p.m. Schembechler said continuing
such late starts will decrease fan
support in the future.
"We're going to lose our fans, I
promise you," said Schembechler,
who in addition to coaching football
is Michigan's athletic director.
"Before they purchase their tickets
next year, they're going to say,
'What time are you going to start?"'
Current television contracts allow
networks to determine starting times
of televised games.
Schembechler said many fans have
written to him to complain about the
late starting times. When games end
at 7 or 7:30 p.m., many outstate fans
are forced to choose between driving
home and arriving back late at night
or paying for a room in Ann Arbor.
"A full stadium at Michigan
means a hell of a lot more to me
than getting on television," Schem-
bechler said. "I think we've got to
stand up and say, if you want us on
television, you can move us up or
back one hour. That's it.
"(Michigan) stadium is full. My
people are there. There are people
waiting to get tickets. When that
stops happening, what am I going to
-Schembechler was disgusted with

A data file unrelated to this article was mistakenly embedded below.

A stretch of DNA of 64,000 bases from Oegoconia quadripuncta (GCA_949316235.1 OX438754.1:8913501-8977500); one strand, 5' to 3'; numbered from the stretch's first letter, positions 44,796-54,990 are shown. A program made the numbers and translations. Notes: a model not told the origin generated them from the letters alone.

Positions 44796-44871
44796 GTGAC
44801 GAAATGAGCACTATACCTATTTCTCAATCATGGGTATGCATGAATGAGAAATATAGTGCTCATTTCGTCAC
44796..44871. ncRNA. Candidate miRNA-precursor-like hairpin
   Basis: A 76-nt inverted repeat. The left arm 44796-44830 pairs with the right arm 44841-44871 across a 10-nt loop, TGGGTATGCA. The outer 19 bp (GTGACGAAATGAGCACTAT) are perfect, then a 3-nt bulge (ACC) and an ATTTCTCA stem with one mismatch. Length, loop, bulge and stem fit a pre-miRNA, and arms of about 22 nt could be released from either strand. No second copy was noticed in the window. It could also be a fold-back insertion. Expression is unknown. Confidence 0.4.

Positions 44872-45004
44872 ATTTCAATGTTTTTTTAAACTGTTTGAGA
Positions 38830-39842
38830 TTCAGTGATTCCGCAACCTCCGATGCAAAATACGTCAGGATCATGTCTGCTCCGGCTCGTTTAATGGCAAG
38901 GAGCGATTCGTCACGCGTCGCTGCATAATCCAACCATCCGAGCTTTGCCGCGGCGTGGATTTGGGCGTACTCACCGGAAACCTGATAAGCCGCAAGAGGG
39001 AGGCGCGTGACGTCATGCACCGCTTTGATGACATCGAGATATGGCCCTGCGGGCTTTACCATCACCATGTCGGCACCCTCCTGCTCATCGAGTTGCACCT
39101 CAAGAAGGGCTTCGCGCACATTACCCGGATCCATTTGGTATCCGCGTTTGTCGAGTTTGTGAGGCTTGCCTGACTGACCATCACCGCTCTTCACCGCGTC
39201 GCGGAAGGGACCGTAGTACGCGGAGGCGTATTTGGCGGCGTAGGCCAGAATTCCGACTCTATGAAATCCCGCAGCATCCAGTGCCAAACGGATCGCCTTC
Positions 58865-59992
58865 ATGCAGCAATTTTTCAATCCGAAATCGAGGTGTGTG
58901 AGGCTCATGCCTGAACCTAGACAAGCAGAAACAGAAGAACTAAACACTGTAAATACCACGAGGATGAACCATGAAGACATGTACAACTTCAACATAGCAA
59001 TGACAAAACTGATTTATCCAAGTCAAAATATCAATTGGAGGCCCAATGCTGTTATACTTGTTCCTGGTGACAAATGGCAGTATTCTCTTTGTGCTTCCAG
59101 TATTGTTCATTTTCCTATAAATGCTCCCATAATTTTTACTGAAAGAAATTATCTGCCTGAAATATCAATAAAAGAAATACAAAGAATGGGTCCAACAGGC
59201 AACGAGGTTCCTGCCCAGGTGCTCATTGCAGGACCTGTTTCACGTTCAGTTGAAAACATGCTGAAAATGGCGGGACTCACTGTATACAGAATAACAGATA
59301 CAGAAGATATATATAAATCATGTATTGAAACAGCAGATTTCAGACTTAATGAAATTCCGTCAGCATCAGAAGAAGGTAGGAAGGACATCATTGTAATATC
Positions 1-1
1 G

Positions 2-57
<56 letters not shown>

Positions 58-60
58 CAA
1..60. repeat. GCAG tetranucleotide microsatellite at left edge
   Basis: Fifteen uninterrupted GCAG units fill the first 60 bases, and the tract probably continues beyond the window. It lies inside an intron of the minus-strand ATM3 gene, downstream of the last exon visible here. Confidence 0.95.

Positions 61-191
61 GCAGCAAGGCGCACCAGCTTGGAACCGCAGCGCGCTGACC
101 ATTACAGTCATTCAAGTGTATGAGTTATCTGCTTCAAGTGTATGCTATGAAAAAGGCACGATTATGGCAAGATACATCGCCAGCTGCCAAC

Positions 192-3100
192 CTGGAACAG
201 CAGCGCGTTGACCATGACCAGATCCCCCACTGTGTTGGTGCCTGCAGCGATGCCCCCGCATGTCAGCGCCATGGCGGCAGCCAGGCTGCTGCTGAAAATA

the number of penalties (nine) his
team committed Saturday.
"I tell you, as bad as we were
(Saturday), we'd have had a decent
offensive day if we hadn't been
penalized every time we turned
"If that happens against Iowa,
we'll get beat.
-If the recent history of the
Michigan-Iowa series means
anything, then Wolverine Mike
Gillette better have his kicking shoe
ready for this Saturday. Three of the
last five contests between the two
teams have been decided by last-
second field goals. Michigan won in
1983 and 1986, and Iowa won in
-Schembechler is slow to make
comparisons between current tailback
Tony Boles and graduate Jamie
Morris, but their rushing statistics at
this point are very similar.
Boles has rushed 124 times for
685 yards after five games this year.
At this point last year, Morris had
rushed 110 times for 687 yards.
Morris finished with 282 attempts
for 1,703 yards last season.